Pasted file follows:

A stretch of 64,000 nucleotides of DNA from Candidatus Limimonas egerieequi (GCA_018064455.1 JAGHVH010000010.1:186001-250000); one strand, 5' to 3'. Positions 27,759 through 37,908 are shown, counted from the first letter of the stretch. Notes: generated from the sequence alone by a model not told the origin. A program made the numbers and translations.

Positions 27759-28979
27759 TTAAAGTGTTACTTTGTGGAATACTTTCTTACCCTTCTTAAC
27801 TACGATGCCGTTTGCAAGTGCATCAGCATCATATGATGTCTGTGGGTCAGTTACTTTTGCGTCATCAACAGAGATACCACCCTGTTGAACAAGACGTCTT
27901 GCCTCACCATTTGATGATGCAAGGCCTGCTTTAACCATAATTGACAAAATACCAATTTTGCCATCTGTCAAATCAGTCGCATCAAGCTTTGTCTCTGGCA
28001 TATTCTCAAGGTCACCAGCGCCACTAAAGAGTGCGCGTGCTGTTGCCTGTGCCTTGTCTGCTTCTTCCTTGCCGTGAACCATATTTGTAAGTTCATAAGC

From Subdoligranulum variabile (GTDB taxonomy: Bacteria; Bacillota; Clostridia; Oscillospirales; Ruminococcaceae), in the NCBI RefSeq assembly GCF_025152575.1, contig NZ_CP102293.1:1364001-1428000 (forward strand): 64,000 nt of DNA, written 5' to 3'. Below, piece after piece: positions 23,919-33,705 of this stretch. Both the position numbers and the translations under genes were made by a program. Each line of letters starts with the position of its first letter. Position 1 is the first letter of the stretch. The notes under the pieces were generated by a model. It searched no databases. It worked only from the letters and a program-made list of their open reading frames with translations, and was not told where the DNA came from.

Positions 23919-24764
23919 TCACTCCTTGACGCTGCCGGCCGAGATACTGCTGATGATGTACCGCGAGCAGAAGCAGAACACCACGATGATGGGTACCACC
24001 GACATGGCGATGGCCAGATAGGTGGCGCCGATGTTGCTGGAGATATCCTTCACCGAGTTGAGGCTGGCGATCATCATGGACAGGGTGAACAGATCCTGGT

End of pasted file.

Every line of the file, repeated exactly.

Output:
A stretch of 64,000 nucleotides of DNA from Candidatus Limimonas egerieequi (GCA_018064455.1 JAGHVH010000010.1:186001-250000); one strand, 5' to 3'. Positions 27,759 through 37,908 are shown, counted from the first letter of the stretch. Notes: generated from the sequence alone by a model not told the origin. A program made the numbers and translations.

Positions 27759-28979
27759 TTAAAGTGTTACTTTGTGGAATACTTTCTTACCCTTCTTAAC
27801 TACGATGCCGTTTGCAAGTGCATCAGCATCATATGATGTCTGTGGGTCAGTTACTTTTGCGTCATCAACAGAGATACCACCCTGTTGAACAAGACGTCTT
27901 GCCTCACCATTTGATGATGCAAGGCCTGCTTTAACCATAATTGACAAAATACCAATTTTGCCATCTGTCAAATCAGTCGCATCAAGCTTTGTCTCTGGCA
28001 TATTCTCAAGGTCACCAGCGCCACTAAAGAGTGCGCGTGCTGTTGCCTGTGCCTTGTCTGCTTCTTCCTTGCCGTGAACCATATTTGTAAGTTCATAAGC

From Subdoligranulum variabile (GTDB taxonomy: Bacteria; Bacillota; Clostridia; Oscillospirales; Ruminococcaceae), in the NCBI RefSeq assembly GCF_025152575.1, contig NZ_CP102293.1:1364001-1428000 (forward strand): 64,000 nt of DNA, written 5' to 3'. Below, piece after piece: positions 23,919-33,705 of this stretch. Both the position numbers and the translations under genes were made by a program. Each line of letters starts with the position of its first letter. Position 1 is the first letter of the stretch. The notes under the pieces were generated by a model. It searched no databases. It worked only from the letters and a program-made list of their open reading frames with translations, and was not told where the DNA came from.

Positions 23919-24764
23919 TCACTCCTTGACGCTGCCGGCCGAGATACTGCTGATGATGTACCGCGAGCAGAAGCAGAACACCACGATGATGGGTACCACC
24001 GACATGGCGATGGCCAGATAGGTGGCGCCGATGTTGCTGGAGATATCCTTCACCGAGTTGAGGCTGGCGATCATCATGGACAGGGTGAACAGATCCTGGT